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Film Review: The Soloist (Spoilers)

Posted on Friday, September 25, 2009 in culture

If you’re expecting sentimentality you’ll be sadly mistaken – director Joe Wright’s adaptation of the real world Steve Lopez’s (Robert Downey Jr in the film) book about his real life relationship with Nathaniel Anthony Ayers (Jamie Foxx) might have a thin plot, but it’s well-steered into territory which is occasionally awkward. Sure the pitfalls are there – journalist desperate for a story finds musical prodigy on the streets and tries to help, not acknowledging to himself that his helping is pretty much entirely an opportunity to boost his own ego. With actors less capable than Downey and Foxx this could have descended into trite schmalz, but Wright gets two powerhouse performances by actors at the top of their game, who lift this into much more interesting fare. Downey particularly impresses – even though he doesn’t play the character afflicted with mental illness, he himself recently survived his own brush with madness, and it clearly affects his performance. Where his Lopez could have come across as merely egotistical or overly ambitious or insensitive, Downey allows his own feelings about Ayers’ reality to shine through. That mixture of anger and fear won’t be his big moment – there’s clearly at least one Oscar in his future – but I don’t think we have much longer to wait.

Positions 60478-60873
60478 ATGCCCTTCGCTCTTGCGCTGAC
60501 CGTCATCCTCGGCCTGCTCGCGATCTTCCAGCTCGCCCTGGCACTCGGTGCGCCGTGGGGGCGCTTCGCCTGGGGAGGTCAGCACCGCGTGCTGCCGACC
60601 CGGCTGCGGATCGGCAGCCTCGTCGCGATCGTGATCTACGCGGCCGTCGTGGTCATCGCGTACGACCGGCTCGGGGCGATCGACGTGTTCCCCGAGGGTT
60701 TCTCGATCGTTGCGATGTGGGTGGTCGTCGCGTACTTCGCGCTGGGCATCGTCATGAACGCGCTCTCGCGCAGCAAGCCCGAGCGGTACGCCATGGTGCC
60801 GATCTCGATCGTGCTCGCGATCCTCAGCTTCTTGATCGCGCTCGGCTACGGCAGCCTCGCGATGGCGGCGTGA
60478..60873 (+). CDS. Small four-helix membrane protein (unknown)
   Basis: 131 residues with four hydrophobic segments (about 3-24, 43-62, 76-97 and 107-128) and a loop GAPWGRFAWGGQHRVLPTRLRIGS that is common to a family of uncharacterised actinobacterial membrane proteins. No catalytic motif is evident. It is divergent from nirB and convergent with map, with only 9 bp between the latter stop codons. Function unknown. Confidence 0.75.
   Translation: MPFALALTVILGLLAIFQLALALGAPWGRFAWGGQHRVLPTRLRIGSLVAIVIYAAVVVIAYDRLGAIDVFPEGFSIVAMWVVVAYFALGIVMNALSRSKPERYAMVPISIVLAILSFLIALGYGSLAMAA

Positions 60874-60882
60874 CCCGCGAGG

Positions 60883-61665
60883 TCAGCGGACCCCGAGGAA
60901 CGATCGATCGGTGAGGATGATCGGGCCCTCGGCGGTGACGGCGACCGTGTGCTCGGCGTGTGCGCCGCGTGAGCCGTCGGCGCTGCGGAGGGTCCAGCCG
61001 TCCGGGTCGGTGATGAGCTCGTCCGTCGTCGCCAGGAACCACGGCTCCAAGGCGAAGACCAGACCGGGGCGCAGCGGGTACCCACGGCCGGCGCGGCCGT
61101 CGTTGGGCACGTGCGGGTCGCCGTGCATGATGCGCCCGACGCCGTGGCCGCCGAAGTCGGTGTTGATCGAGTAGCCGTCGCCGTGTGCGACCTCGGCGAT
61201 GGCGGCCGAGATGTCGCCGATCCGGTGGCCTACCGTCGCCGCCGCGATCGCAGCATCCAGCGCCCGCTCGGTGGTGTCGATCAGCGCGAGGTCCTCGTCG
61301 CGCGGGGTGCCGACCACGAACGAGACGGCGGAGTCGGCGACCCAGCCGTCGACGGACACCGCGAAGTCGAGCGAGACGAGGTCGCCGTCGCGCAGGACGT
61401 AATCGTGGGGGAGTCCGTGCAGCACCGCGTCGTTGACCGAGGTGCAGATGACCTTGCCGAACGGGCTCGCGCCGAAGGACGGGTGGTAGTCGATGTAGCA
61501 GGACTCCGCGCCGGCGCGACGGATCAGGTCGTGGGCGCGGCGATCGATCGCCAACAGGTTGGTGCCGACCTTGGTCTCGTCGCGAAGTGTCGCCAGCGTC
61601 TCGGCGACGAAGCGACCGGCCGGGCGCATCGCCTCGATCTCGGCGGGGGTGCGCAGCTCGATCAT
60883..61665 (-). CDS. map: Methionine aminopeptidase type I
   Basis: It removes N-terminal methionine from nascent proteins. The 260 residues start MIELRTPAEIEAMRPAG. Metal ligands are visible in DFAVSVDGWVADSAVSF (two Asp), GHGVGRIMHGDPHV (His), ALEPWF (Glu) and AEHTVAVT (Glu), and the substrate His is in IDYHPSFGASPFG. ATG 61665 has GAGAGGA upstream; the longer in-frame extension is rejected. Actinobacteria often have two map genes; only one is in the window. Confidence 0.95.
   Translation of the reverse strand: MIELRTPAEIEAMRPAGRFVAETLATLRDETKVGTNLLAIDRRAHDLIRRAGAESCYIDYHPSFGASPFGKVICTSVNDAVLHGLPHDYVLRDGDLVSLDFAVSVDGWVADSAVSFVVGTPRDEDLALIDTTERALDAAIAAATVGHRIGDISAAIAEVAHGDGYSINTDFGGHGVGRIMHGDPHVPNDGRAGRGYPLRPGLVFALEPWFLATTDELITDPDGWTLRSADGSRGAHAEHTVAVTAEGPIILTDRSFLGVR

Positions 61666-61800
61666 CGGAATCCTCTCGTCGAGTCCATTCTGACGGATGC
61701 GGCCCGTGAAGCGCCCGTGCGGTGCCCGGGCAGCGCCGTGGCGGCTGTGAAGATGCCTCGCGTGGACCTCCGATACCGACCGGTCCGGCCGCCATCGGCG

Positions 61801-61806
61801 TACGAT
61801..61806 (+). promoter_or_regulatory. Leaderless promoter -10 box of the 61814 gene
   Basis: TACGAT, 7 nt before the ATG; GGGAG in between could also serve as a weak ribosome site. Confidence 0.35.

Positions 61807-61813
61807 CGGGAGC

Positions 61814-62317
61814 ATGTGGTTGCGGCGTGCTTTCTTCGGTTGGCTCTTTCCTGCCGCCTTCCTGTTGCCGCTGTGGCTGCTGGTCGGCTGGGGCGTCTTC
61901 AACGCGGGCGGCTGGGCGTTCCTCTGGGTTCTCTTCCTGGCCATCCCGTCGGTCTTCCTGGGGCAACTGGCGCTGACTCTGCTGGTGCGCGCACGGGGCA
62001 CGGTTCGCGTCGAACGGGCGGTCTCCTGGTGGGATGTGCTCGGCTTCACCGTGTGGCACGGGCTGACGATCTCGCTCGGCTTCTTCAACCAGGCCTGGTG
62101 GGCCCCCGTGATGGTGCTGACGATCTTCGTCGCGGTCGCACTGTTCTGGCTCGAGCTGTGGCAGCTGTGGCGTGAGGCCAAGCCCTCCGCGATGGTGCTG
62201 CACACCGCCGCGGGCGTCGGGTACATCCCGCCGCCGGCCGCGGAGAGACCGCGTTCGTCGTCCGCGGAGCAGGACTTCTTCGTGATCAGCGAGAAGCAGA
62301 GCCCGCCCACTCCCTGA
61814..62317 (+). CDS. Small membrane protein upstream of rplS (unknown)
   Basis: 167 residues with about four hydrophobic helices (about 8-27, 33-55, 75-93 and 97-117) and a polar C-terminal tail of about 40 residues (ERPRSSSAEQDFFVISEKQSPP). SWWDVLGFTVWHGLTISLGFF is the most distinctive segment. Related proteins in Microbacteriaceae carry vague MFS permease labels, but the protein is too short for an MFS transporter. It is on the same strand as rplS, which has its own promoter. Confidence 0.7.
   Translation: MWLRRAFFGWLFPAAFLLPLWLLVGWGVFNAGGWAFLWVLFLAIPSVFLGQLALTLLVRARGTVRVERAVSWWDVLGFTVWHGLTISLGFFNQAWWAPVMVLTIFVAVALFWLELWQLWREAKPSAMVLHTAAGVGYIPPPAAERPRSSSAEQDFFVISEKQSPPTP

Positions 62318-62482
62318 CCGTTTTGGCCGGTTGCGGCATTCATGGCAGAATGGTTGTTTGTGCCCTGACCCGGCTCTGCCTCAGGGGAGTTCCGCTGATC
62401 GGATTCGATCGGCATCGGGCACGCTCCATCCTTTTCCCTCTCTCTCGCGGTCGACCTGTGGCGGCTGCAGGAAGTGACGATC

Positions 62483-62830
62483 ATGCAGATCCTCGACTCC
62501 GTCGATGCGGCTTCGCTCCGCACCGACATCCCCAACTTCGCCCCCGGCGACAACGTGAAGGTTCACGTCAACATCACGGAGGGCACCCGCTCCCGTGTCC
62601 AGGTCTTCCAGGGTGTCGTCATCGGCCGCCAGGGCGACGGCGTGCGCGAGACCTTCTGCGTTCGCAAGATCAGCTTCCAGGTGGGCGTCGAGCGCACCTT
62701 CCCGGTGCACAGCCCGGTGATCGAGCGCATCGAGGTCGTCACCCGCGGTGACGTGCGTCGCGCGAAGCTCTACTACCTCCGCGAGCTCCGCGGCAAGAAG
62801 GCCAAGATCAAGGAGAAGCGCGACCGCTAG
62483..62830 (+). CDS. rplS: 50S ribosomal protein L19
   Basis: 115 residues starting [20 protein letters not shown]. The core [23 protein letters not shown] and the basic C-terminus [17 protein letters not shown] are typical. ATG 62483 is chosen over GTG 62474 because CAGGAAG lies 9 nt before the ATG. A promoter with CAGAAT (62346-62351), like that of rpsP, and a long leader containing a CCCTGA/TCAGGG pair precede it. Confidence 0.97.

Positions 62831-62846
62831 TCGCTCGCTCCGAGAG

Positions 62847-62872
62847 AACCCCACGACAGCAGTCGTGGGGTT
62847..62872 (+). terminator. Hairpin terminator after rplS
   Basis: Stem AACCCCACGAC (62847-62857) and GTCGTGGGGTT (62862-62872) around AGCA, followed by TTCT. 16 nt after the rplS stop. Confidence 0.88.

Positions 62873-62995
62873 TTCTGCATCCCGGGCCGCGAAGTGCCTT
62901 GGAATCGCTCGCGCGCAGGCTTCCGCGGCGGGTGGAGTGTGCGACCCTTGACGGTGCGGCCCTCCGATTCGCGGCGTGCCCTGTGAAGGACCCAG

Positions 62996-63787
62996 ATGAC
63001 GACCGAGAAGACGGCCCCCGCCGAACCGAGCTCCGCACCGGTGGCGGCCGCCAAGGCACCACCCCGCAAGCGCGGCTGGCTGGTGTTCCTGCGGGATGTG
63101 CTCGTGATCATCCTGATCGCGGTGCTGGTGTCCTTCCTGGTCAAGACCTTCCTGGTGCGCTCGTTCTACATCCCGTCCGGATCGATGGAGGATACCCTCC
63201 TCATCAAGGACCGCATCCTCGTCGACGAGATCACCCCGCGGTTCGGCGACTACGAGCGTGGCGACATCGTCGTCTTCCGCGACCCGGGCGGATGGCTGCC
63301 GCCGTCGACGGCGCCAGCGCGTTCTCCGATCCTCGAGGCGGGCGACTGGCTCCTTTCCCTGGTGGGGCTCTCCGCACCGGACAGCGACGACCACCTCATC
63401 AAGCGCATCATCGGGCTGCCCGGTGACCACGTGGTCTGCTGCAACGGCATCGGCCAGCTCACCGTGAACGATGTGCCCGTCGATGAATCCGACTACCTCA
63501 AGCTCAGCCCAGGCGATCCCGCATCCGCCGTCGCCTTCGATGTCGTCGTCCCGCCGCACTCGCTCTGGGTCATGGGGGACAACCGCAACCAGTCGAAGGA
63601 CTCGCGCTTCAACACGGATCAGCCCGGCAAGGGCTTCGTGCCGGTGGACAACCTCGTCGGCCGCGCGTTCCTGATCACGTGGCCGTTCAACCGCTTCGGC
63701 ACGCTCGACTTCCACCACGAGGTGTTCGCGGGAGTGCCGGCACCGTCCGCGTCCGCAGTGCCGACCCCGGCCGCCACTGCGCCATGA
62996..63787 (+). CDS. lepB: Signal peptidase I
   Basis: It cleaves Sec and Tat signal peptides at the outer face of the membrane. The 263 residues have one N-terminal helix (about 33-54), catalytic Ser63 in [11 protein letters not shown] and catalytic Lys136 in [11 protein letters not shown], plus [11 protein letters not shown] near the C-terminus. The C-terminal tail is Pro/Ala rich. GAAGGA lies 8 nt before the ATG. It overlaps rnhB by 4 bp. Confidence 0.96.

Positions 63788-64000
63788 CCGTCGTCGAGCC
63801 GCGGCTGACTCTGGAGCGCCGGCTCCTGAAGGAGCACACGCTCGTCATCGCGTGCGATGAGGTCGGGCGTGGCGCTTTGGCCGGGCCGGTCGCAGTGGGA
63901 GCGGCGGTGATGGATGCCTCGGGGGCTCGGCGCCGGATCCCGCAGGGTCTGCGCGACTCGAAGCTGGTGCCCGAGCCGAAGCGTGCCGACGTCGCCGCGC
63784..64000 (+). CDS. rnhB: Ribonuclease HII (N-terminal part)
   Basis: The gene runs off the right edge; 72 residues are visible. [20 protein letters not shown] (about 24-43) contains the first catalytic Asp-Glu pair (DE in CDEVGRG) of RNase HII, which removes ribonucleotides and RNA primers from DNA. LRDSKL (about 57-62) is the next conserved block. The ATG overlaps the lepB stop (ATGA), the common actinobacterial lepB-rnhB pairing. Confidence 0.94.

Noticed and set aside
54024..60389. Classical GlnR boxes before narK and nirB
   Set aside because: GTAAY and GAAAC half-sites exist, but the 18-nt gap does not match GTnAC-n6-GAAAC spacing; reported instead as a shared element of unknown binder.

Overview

Foxx in turn plays Ayers with an unaffected grace, yet leaves no doubt this is a tormented character. He imbues Ayers with an easily recognisable humanity, whilst emphasizing just how impossible it is to truly know him (and how impossible it is for him to know himself). No there isn’t a happy ending, but no it’s not all doom and gloom either – writer Susannah Grant’s screenplay leaves serious questions over Ayers’ ultimate fate, and whilst she’s occasionally a bit preachy, succeeds nonetheless at balancing out difficult social issues around mental illness with the need to entertain. Given that Downey’s Steve Lopez fails to handle the same issues compassionately it’s no mean feat. There are clunky bits – all the scenes involving Tom Hollander’s cringeworthy cello teacher are poorly thought out – but otherwise this is above average fare which is well worth your time.



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